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Limitation of Improvement in Germination by Osmopriming of Differentially Aged Non-Orthodox Neem (Azadirachta indica) Seeds

Vimal Kumar Pandey1,2* and Atanu Kumar Pati1

1School of Life Sciences, Pt. Ravishankar Shukla University, Raipur, Chhattisgarh, India

2National Institute of Plant Genome Research (NIPGR), Aruna Asaf Ali Marg, New Delhi, India

*Corresponding Author:
Vimal Kumar Pandey
School of Life Sciences, Pt. Ravishankar Shukla University
Raipur, Chhattisgarh 492010, India
Tel: +91- 9990566447
E-mail: [email protected]

Received date: April 14, 2017; Accepted date: May 20, 2017; Published date: May 27, 2017

Citation: Pandey VK, Pati AK (2017) Limitation of Improvement in Germination by Osmopriming of Differentially Aged Non-Orthodox Neem (Azadirachta indica) Seeds. Biochem Physiol 6:217. doi:10.4172/2168-9652.1000217

Copyright: © 2017 Pandey VK, et al. This is an open-access article distributed under the terms of the Creative Commons Attribution License, which permits unrestricted use, distribution, and reproduction in any medium, provided the original author and source are credited.

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Abstract

This work involves physiological and biochemical features of seed ageing gauged from seed viability and vigour over the period of storage. Both conventional storage (natural ageing) and controlled deterioration (accelerated ageing) are resulted in loss of germination capacity and vigour as well as poor seedling establishment. Present findings indicate that both natural and accelerated ageing sustain similar pattern, except their mortality curve. In natural ageing, prior to entering sigmoidal type decline a period of relative stability exists; whereas in accelerated aging, such relative stability is absent. It is also observed that rate- controlling process of ageing (natural ageing slow whereas accelerated ageing fast) was dependent upon moisture content and temperature. These physical factors have negative linear correlation with seed viability. Membrane integrity and lipid peroxidation are associated with seed ageing, however peroxidation does not hold exact with accelerated ageing. Additionally, these aged seeds were exposed to osmopriming (controlled hydration) resulted in improved germination characterized by faster and uniform germination. For the first time, it was strongly established that osmopriming significantly improves the seed germination (about 12- 17%) until a critical level (up to 50% germination) during the ageing and thereafter priming does not support the process of improvement of germination. Such improvement prediction is important for physiologists and seed technologists to recruitment the degree of priming.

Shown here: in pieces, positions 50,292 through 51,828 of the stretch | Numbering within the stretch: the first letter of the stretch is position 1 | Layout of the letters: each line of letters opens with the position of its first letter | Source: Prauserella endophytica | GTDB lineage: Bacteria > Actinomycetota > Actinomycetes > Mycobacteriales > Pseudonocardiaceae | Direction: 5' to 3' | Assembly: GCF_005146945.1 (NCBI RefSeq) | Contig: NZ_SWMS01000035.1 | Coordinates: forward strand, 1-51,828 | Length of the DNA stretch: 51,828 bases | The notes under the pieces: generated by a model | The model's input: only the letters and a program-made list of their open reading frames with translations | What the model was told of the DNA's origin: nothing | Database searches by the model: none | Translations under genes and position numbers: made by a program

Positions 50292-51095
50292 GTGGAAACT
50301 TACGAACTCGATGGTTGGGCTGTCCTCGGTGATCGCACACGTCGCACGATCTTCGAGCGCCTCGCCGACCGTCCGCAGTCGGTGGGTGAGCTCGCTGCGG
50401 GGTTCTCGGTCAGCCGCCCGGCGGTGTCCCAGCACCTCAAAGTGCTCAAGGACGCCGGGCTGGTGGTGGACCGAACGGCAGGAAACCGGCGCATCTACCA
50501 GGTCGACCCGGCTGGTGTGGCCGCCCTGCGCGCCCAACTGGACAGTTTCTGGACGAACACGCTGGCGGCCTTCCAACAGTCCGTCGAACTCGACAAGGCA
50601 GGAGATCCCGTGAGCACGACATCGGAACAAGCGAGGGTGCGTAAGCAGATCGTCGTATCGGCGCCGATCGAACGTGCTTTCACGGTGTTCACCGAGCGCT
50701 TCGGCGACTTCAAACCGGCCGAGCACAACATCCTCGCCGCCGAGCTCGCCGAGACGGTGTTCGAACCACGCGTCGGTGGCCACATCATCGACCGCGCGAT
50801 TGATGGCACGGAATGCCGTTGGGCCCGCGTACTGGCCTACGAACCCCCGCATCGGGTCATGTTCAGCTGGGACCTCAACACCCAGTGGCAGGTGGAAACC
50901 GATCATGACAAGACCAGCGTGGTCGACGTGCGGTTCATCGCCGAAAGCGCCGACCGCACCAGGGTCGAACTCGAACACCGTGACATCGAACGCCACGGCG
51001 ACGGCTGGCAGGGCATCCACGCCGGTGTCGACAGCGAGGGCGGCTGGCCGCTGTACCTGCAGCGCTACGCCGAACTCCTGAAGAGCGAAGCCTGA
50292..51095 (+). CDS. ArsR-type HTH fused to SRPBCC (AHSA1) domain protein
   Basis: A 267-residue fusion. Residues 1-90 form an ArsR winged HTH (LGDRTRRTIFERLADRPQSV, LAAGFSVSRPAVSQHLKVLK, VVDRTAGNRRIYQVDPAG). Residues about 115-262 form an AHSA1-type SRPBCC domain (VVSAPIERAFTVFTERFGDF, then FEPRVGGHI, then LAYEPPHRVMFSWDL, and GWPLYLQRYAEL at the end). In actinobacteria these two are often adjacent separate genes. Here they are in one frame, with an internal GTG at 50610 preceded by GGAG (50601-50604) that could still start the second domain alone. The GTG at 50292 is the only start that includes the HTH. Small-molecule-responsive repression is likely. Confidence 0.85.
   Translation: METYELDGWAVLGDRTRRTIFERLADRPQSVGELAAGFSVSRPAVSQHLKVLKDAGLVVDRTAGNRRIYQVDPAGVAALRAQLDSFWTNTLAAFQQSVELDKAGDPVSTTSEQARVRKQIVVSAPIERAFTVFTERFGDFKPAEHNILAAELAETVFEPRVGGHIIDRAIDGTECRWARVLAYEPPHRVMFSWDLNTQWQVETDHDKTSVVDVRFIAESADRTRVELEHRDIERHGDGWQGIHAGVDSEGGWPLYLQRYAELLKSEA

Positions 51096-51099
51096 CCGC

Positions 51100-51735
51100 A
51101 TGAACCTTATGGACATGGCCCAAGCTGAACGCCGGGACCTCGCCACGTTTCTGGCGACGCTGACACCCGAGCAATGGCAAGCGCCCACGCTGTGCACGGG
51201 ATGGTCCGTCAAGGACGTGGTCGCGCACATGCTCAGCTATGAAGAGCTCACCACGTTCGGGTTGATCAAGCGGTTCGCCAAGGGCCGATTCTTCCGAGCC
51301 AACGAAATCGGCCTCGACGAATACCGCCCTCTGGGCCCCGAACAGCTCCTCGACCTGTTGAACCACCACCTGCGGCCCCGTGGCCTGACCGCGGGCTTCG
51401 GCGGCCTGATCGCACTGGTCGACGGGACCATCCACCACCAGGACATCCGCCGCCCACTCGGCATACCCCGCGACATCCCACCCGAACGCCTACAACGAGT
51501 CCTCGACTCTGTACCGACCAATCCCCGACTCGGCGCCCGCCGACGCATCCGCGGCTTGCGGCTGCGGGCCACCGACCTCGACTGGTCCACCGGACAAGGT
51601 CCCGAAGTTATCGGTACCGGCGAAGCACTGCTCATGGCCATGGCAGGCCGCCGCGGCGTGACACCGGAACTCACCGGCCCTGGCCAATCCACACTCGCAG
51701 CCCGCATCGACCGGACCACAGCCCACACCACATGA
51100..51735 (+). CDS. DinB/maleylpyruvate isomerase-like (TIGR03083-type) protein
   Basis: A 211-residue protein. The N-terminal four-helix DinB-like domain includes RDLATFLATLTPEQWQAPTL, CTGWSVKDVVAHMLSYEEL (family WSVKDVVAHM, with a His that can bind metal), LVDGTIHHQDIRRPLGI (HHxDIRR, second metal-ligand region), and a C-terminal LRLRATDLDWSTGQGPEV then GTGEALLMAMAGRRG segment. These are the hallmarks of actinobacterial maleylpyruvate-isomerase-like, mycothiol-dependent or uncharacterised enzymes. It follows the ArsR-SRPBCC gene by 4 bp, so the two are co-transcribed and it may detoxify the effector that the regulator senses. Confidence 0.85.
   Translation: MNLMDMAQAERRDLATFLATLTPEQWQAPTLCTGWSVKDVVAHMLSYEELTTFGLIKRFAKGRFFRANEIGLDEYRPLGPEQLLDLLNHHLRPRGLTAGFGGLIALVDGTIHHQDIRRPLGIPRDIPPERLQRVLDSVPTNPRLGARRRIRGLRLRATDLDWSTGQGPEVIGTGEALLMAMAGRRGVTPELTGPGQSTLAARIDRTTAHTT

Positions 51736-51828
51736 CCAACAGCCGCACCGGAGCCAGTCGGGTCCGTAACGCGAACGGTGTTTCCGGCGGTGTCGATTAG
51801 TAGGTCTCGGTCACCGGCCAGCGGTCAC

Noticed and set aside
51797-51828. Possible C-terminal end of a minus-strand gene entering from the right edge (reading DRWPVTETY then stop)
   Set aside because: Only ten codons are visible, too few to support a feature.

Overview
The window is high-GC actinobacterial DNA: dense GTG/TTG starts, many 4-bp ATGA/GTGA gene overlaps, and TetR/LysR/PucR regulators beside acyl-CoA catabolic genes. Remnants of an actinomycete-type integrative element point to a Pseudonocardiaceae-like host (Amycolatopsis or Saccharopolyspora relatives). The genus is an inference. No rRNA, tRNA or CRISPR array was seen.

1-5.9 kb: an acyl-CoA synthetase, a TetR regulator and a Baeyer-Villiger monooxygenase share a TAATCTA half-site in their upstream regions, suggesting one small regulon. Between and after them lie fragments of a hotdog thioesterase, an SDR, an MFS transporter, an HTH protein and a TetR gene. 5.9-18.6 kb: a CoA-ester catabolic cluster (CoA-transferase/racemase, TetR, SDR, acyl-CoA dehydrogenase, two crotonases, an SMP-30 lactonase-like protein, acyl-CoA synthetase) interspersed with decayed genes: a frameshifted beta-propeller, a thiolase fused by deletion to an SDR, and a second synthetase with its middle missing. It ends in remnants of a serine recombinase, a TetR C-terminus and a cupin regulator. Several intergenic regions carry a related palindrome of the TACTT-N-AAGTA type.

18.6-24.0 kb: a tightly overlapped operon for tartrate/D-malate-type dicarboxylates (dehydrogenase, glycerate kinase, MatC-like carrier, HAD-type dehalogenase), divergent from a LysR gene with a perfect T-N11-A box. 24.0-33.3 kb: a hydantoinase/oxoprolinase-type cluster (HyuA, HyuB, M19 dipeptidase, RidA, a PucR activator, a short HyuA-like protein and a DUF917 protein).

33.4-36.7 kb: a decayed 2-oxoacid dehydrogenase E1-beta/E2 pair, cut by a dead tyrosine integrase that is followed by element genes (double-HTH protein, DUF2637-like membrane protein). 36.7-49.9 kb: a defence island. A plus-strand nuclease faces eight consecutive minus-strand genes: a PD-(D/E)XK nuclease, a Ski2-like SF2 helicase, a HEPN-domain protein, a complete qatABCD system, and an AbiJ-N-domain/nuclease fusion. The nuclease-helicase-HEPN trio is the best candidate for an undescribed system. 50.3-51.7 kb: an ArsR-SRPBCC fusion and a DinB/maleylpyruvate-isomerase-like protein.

Keywords

Natural ageing; Accelerated ageing; Osmopriming; Germination improvement; Azadirachta indica; Membrane integrity; Lipid peroxidation

Abbreviations

PEG: Polyethylene Glycol; MC: Moisture Content; TTC: Tri-phenyl Tetrazolium Chloride; LSMC: Lowest Safe Moisture Contents; MDA: Malondialdehyde; TBARS: Thiobarbituric Acid- Reactive Substances; BHT, Butylated Hydroxy Toluene; DM: Dry Mass; FW: Fresh Weight

Introduction